The Goods tries to be funny by unleashing a slew of politically incorrect jokes at the viewer. A female pedophile, a man intent on cheating on his wife with another (reluctant) male, and even a self-described hate crime are not nearly as humorous as the writers seem to have thought they would be, or even as funny as they could have been. The standard has been set by movies like “The Hangover”, and now it is time for comedies to go beyond crude humor by itself. Entertainment and quality are traits that every movie must have if they want to stay on the screenings list for more than the first week. The Goods simply does not deliver its namesake.

Thursday, August 6, 2009

G.I. Joe: The Rise of the Cobra

Running Time: 2 Hours

MPAA Rating: PG-13

“G.I. Joe” is based on the cartoon of the same title that evolved from the classic military action figure of the 1960’s. The name is no longer that of an individual soldier, but of an elite military squadron similar to America’s Delta Force. It takes the “best of the best” soldiers from various military factions and uses them in the world’s most critical missions. Their assignment in this film is to safely transport weaponized nanobots which, of course, quickly goes awry when enemy schemes unfold.

Not much can be said about the quality of this movie. It very closely follows the path of its predecessors, the Transformers movies, and panders to a base audience whim: explosions and one-liners with little to no story arc. I could understand if somebody didn’t regret paying money to see it. After all, the movie stays consistent by waiting no more than 90 seconds to blow up something new. However, the type of person who would actually said this movie was “good” probably wouldn’t sit through Citizen Kane if you paid them to. There are far too many clichés in the film to list here. At one point in the movie, encouraged by the fact that I had seen many of the situations in previous action flicks, I was compelled to predict every detail of what happened before it occurred. I was correct in every case.

The basic theme of the movie is “oh, look how awesome the military is!” which is to be expected, I suppose, considering that that has been the point of G.I. Joe since its origin. There is only one other, very subtle message that I noticed toward the beginning of the film. That is when, in one short line, the man who is selling the nanobots missiles to government officials states that the machines were developed on the premise that they would be used to cure cancer. He then demonstrates how great they are at destroying things and the corruption and militarization of science meant to be used for the good of mankind is never mentioned again.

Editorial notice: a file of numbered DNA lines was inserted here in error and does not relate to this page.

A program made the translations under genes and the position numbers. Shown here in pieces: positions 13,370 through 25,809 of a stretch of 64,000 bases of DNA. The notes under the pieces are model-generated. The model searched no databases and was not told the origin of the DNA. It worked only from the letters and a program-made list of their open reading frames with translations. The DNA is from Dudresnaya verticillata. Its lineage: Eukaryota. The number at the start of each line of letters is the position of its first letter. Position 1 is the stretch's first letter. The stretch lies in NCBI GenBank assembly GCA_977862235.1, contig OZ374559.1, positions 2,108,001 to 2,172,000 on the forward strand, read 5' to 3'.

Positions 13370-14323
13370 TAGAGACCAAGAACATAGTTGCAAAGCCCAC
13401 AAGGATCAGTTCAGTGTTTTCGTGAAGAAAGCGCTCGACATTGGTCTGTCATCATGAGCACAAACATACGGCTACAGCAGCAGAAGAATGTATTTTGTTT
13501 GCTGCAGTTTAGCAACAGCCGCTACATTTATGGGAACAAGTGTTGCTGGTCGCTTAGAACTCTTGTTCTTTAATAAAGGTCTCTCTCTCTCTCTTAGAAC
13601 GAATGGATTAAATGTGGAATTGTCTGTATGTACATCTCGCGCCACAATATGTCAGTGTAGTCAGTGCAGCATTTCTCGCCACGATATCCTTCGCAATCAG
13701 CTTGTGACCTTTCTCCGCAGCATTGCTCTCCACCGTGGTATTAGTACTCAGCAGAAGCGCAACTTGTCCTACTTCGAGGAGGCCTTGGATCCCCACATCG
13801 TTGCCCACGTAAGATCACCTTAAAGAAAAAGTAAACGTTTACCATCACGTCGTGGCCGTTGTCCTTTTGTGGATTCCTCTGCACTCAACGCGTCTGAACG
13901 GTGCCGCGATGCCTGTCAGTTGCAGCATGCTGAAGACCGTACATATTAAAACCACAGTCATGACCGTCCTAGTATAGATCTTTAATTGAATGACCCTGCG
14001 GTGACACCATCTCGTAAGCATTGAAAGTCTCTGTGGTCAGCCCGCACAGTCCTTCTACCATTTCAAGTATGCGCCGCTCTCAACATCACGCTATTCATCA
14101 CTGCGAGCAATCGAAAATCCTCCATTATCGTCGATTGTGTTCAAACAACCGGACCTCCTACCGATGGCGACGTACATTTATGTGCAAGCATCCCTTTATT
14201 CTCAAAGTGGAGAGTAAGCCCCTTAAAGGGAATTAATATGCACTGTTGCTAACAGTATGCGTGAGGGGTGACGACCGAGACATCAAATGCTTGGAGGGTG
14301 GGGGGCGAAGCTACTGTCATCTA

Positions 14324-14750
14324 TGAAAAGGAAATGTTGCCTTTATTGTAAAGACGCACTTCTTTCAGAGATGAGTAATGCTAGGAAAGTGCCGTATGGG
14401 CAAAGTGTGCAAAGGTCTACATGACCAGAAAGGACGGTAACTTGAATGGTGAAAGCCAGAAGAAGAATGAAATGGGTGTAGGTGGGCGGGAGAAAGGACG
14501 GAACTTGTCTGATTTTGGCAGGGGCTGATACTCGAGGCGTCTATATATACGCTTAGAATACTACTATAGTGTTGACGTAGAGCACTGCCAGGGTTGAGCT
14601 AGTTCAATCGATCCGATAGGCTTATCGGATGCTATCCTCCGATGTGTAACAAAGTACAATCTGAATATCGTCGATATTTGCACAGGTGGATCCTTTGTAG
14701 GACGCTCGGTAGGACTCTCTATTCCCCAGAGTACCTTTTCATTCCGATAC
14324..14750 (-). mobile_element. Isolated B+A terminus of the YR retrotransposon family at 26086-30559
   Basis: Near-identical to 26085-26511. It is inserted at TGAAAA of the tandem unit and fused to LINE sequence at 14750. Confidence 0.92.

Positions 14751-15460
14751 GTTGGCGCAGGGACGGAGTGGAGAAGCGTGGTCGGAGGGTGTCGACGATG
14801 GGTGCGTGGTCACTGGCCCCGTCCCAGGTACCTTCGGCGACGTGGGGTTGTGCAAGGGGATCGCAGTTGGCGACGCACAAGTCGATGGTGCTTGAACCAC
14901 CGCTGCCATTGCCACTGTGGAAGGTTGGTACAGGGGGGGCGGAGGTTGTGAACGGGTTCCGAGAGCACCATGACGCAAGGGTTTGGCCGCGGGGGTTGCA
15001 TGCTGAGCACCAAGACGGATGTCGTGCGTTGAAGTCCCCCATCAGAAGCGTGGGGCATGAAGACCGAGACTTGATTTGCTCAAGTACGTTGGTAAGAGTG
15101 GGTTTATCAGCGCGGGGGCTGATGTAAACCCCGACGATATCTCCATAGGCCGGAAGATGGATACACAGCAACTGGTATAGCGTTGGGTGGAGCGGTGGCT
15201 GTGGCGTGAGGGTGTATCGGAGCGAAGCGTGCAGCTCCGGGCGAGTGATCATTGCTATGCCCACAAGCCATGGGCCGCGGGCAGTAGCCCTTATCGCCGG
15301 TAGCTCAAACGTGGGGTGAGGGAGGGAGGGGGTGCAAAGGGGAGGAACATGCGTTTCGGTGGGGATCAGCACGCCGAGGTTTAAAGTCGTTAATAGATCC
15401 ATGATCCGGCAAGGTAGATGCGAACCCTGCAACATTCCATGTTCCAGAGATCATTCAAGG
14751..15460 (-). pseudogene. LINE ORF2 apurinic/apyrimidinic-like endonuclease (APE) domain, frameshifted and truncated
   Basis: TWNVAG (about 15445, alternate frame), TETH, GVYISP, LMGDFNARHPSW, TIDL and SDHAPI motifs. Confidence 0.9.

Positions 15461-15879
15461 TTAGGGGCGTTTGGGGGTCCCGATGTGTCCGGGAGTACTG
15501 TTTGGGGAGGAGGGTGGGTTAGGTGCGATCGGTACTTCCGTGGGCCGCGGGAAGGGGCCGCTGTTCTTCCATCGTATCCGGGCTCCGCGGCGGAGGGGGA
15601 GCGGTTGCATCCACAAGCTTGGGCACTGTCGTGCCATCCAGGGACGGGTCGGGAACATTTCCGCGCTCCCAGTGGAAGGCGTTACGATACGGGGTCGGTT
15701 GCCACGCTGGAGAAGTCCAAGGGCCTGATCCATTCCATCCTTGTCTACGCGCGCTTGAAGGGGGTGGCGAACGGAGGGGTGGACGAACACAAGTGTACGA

The characters are as lifeless as the plastic figures they are representing. The black soldier gives somewhat stereotypical comic-relief and anybody with an accent is a bad guy. Many characters constantly show themselves to be entirely incompetent, so it is beyond me how they make it into the military’s Ivy League squad. For soldiers who are trained to protect civilians, they sure do a bad job of it. In a scene where the team attempts to protect a national monument, I lost count of how many civilians would most likely have died because of their tactics. Even with the scores of gruesome deaths in the film, the only person who is truly apologetic in the end is the casting director.

For being subtitled “Rise of the Cobra”, the two minutes spent explaining the Cobra Commander’s origin story seems very unfulfilling. The movie is what many people have assumed that it is: a fun way to waste two hours of your life. In the end, nobody is changed, nothing is learned, and some lucky pyrotechnician has brought home the paycheck of a lifetime. G.I. Joe sums itself up rather accurately in its choice of end credits music (“Boom Boom Pow” by The Black Eyed Peas): this is for people who want to stop thinking for a while, and just enjoy the flash.

Actual Rating: This is an extremely violent movie. Dozens of unnamed soldiers and civilians die onscreen, women are brutally killed, children bloody each other up and one 10 year old murders an old man with a sword. To top all of that off, the director seems to have a fetish for people being stabbed through their eye. While the movie is obviously aimed at kids and young teens, the content is definitely not suitable for younger viewers. The amount of graphic, unpunished death most egregiously earns this movie an “R” rating. However, thanks to modern day standards, no movie gets that kind of rating unless it does something REALLY bad (like saying a naughty word or showing a nipple).